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High Fidelity and the Film’s Social Commentary

Uploaded by JayJay on Dec 22, 2004

High Fidelity and the Film’s Social Commentary

In Society today, men are bombarded with rules regarding behavior and the image of masculinity they must project. Media and pop culture display masculinity without properly defining its boundaries, creating a double standard for men which is both confusing and impossible to live up to. The confusion and doubt that such a double standard causes often has disastrous social implications. Not only does it make men miserable and self-conscious, but in addition it places a stereotype on men that is extremely difficult to overcome. It is also very common in our culture to find literature which labels men and in a negative way. An example of this is The Rules which gives women 'advice' on what to do to catch and keep Mr. Right: 'Don't try to change him because men never really change. You should accept certain flaws or find somebody else.' This leads the reader to assume that the authors have lumped all men together, and that they are all the same and unchanging. When reading High Fidelity however, we find an example of a protagonist who proves this stereotype false. Rob battles society's expectations and his own insecurities while making a huge change from a miserable adolescent 35 year old, to a happy and fulfilled adult adult. The language of the novel allows us to see deep into Rob's thoughts and insecurities and relate them to our own, while the modern setting helps to enforce the middle class ideology that individual change is not only possible, but important and relevant to the men (and women) of today. Throughout the novel, as Rob exhibits signs of his inability ro accept adulthood, we as readers can relate. When he finally takes some initiative and drags himself out of his pit of despair, we realize that if a guy like Rob can do it, we can do it too. In this way, High Fidelity impacts our culture by proving that men can break the stereotype and indeed can change.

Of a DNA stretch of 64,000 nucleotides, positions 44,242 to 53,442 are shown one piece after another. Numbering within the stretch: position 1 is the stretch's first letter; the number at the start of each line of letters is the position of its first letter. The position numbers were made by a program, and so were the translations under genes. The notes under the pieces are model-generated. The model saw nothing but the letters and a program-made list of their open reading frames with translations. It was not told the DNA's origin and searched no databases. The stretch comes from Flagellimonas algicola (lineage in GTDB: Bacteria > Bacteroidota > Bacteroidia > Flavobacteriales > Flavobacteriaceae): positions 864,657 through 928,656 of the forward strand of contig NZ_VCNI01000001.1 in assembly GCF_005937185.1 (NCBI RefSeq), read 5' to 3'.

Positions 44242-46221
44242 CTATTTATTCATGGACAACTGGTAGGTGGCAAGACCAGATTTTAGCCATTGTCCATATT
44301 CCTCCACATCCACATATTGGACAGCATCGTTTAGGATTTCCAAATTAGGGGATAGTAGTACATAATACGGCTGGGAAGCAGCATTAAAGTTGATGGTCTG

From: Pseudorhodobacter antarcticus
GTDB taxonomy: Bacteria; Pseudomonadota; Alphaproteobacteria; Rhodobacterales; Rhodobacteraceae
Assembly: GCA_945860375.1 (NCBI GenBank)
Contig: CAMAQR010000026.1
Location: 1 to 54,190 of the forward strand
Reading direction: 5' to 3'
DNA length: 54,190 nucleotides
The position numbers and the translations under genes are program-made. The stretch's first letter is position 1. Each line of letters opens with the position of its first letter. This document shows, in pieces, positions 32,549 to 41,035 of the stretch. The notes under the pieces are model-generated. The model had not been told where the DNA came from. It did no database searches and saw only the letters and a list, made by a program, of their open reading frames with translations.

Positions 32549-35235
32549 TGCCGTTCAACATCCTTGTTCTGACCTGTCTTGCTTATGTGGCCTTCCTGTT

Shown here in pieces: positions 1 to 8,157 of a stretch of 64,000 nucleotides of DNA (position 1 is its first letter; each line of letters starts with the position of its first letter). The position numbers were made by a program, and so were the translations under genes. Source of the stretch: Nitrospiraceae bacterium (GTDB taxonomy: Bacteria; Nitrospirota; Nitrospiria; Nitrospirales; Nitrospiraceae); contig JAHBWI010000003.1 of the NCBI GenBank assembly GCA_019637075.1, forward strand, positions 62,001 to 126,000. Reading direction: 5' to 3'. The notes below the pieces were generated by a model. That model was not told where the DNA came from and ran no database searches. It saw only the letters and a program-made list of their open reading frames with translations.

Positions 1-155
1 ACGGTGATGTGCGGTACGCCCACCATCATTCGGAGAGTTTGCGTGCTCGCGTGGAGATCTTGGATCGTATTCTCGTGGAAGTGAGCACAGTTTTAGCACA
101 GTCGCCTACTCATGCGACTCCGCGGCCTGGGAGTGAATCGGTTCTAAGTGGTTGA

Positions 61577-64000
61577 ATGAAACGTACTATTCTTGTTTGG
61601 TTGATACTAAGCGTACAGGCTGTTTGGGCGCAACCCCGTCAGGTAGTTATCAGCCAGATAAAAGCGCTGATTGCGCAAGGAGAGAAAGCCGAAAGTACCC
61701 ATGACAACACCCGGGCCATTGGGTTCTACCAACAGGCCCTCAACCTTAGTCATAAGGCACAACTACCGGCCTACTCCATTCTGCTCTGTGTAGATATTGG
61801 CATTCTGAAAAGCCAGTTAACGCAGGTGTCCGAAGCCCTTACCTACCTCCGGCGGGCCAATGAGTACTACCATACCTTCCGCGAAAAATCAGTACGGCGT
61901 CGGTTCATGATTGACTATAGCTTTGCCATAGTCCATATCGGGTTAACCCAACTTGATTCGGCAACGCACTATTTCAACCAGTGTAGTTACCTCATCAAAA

The statement 'it's not what you're like, but what you like' basically summarizes Rob's views on people in general. Before his change, Rob identifies a judges people solely on their musical taste or lack thereof. In the shop this developes into a type of snobbery, especiall with Rob and Barry who tend to have more outspoken views.. On many occasions they make customers feel...

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Uploaded by:   JayJay

Date:   12/22/2004

Category:   Film

Length:   7 pages (1,507 words)

Views:   9472

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